In its evaluation of proposals, a procuring agency gave a challenger a strength for proposing to recruit incumbent employees, but didn’t give the incumbent contractor a strength–even though the incumbent contractor proposed to retain the very same people.
Unsurprisingly, the GAO found that the evaluation was unequal, and sustained the incumbent’s protest.
Resolving a protest challenging a past performance evaluation, GAO is deferential to the agency’s determinations. It is primarily concerned with whether the evaluation was conducted fairly and in accordance with the solicitation’s evaluation criteria; if so, GAO will not second-guess the agency’s assessment of the relevance or merit of an offeror’s performance history.
For protesters, therefore, challenging an agency’s past performance evaluation can be difficult. But a recent decision makes clear this task is not impossible—GAO will sustain a protest challenging a past performance evaluation if the agency treats offerors differently or unfairly, such as by more broadly reviewing the awardee’s CPARs than the CPARs of the protester.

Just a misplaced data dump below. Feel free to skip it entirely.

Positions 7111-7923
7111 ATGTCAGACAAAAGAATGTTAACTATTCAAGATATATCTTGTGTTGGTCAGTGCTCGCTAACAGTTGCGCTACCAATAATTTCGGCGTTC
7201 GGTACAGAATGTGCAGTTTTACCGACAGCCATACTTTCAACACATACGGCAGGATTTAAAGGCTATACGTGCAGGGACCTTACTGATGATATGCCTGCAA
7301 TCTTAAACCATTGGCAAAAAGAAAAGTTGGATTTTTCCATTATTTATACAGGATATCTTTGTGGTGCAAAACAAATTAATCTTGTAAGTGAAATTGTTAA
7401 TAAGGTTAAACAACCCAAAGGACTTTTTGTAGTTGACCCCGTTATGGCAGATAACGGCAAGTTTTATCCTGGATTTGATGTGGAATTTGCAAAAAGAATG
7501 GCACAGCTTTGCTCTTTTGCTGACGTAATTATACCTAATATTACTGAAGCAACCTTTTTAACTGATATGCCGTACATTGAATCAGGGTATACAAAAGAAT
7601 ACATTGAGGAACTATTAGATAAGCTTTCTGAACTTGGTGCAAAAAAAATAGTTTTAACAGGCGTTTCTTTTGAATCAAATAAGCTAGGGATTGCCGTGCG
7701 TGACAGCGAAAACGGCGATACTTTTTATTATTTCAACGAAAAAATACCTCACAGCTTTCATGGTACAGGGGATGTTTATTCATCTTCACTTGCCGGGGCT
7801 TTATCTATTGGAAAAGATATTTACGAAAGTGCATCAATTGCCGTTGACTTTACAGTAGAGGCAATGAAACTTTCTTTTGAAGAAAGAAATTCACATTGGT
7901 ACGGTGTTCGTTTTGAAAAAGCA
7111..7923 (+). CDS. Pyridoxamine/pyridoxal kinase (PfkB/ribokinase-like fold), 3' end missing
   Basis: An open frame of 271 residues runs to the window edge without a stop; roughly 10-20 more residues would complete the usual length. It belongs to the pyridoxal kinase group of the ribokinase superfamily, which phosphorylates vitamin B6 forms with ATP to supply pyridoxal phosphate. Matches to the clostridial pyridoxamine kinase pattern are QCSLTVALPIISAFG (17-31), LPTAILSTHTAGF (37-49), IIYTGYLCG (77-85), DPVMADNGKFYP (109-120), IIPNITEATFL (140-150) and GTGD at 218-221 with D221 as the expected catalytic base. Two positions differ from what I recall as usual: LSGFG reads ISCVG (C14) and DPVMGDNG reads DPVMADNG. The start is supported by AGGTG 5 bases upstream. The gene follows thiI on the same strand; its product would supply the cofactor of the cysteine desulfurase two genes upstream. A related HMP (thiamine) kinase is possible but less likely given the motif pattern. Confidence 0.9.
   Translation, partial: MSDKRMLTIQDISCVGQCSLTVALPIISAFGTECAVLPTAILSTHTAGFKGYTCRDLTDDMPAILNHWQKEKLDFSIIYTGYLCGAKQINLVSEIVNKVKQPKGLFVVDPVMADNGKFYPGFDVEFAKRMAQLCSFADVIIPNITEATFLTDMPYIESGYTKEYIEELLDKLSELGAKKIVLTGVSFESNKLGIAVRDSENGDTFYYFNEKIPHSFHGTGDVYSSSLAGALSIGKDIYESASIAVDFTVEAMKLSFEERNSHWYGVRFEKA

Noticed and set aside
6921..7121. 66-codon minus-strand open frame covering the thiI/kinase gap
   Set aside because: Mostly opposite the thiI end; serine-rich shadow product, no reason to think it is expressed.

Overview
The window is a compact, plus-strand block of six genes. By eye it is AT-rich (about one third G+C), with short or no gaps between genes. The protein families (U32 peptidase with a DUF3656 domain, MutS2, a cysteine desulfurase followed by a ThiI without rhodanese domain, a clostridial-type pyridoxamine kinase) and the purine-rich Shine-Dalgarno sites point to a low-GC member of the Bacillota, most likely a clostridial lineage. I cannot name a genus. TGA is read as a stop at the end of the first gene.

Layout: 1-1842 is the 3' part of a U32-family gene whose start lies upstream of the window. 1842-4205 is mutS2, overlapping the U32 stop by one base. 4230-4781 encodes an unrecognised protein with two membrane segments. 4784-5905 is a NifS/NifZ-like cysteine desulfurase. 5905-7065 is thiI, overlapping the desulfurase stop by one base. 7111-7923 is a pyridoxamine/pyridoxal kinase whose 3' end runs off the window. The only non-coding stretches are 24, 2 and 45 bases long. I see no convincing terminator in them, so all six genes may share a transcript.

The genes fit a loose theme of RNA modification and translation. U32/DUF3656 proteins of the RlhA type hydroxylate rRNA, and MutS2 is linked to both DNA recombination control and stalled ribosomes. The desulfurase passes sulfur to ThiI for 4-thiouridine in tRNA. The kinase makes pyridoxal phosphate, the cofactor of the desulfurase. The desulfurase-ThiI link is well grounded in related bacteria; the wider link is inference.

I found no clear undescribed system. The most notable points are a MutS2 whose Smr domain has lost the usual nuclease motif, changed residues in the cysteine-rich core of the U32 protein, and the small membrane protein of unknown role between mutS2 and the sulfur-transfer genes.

An agency cannot make material changes to a solicitation after selecting a contractor for award without going back and giving all offerors the opportunity to compete on the revised solicitation. In GAO Protest of Diebold, Inc., B-404823 (June 2, 2011), the GAO sustained a bid protest because the agency failed to allow the protester to compete on the revised solicitation.